Consider Linen as Part of the Food Safety Supply Chain

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May 08, 2017

Caterers need to proactively address food safety issues, that’s pretty much step one in running a successful catering business. It becomes more complicated, though when one stops to think about all of the ways that safety could be jeopardized—not just from ingredients, but from non-food items as well, such as the water used to clean equipment, and lubricants for the machinery that processes food.

Another of those areas to consider is linens. When caterers consider linen suppliers, they should be thinking about not only who has the newest colors, brightest patterns, and best fabrics, but also the cleaning process used by the linen supplier.

Every laundry that processes the linens should be Hygienically Clean Food Safety certified.

This certification reflects the laundry’s commitment to best management practices (BMPs) in laundering as verified by a third-party inspection, and the capability to produce hygienically clean textiles, as measured by ongoing microbial testing.

Quality assurance

A laundry’s dedication to compliance and processing linens and garments using BMPs as described in its quality assurance documentation (QA) would be confirmed by the inspector. QA is the focus of an inspectors’ evaluation of critical control points to minimize risk.

The Hygienically Clean Food Safety certification protocol requires laundries to conduct Hazard Assessment Critical Control Point (HACCP) planning. The certification demonstrates proficiency in several key areas:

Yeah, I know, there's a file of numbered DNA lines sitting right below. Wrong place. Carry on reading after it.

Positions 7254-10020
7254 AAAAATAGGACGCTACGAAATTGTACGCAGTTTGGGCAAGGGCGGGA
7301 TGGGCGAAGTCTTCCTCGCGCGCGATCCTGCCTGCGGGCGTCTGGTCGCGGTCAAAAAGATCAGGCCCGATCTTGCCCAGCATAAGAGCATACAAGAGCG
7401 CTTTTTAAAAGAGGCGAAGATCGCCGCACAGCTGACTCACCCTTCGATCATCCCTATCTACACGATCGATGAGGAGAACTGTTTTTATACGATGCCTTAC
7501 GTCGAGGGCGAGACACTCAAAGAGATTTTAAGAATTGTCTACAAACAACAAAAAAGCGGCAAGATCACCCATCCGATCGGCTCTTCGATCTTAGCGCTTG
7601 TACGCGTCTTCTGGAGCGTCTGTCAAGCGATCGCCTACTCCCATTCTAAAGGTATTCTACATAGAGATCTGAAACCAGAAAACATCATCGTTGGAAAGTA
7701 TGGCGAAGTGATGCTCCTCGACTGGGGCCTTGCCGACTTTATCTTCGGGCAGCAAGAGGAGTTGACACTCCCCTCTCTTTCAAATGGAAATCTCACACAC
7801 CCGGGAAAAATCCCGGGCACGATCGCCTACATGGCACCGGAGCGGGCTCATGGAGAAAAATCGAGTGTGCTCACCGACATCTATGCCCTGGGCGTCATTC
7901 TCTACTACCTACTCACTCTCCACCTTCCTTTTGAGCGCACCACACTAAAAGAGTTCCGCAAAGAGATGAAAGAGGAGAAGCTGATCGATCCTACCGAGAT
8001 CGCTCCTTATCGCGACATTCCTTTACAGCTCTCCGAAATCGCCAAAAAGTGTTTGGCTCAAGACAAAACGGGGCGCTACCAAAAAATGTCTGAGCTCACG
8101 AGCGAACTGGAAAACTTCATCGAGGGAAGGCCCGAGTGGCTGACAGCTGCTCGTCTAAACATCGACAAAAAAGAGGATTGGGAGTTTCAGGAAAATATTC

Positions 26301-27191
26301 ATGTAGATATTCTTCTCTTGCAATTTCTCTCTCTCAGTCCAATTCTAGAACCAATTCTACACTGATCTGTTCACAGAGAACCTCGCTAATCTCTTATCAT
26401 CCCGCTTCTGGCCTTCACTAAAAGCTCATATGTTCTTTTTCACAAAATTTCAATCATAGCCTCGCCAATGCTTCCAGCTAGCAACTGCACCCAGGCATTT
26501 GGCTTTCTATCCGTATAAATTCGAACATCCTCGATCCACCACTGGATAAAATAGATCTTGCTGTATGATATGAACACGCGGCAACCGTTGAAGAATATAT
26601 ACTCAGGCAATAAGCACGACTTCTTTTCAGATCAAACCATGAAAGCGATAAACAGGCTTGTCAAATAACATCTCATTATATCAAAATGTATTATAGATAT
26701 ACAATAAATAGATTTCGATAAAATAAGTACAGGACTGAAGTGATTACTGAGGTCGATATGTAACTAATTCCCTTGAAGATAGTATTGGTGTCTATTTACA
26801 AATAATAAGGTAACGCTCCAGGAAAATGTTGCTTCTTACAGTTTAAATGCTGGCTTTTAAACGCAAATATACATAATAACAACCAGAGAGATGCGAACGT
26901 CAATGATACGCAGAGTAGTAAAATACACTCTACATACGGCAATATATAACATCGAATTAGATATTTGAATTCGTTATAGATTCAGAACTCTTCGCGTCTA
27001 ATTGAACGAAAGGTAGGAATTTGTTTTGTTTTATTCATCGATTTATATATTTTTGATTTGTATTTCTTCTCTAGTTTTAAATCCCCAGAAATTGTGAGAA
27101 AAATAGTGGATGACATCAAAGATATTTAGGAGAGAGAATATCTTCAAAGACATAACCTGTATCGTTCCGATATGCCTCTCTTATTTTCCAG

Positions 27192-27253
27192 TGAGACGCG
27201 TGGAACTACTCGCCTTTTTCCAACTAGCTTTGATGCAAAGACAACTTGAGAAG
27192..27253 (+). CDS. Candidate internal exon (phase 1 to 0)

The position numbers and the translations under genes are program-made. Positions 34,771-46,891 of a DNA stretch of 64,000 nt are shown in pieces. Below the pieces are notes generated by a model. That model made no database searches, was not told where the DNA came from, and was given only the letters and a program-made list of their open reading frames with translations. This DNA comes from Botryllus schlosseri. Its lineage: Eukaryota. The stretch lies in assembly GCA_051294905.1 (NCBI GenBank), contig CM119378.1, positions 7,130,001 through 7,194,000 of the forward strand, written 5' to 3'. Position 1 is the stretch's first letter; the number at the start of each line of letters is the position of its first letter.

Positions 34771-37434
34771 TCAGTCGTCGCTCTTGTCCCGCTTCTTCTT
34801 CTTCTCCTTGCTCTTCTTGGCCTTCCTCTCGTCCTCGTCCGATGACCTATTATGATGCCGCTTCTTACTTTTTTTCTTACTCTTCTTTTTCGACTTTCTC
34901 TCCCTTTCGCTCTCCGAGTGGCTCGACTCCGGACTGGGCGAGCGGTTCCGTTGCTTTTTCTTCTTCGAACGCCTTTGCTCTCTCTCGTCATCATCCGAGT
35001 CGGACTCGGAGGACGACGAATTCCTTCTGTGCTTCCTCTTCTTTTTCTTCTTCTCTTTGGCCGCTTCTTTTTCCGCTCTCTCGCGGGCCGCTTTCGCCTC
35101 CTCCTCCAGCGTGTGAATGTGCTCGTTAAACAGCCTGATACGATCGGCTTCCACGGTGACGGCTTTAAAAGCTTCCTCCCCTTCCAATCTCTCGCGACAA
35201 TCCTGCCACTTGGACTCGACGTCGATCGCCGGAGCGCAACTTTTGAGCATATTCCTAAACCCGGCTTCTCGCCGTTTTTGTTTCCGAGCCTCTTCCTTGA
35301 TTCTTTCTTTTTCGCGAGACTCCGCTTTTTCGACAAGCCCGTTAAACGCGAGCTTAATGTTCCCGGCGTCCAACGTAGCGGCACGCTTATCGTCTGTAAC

• Maximizing HACCP/Global Food Safety Initiative with respect to uniforms and textile products

• Complying with best industry practices for laundry processes and quality control, verified by facility inspection

• Producing cleanliness, quantified by scientific testing of laundered textiles and work surfaces

These measures take place even though laundered textile products are never intended to physically contact the food supply. Garments, however, could contribute to unintentional adulteration. The classic example: a uniform service that unknowingly provides a lab coat with buttons instead of a butcher coat, which should have snaps. This creates increased risk of a detached button falling into food production.

Taking that example into consideration there are obviously many more ways that improper use and cleaning of linens could affect food safety.

Caterers and event planners are by definition detail oriented people. That said, food safety, and protecting against contamination from areas that might not seem obvious is one detail that could slip through.

Joseph Ricci is the president and CEO of the non-profit TRSA.org, an international organization representing companies that supply laundered garments, uniforms, linens, floor mats, towels, and other products necessary for businesses to operate safe, clean facilities, serve their customers and provide a clean, attractive environment and image. Learn more about the Hygienically Clean Food Safety Certification and download a whitepaper on the subject. Visit TRSA.org for more information.

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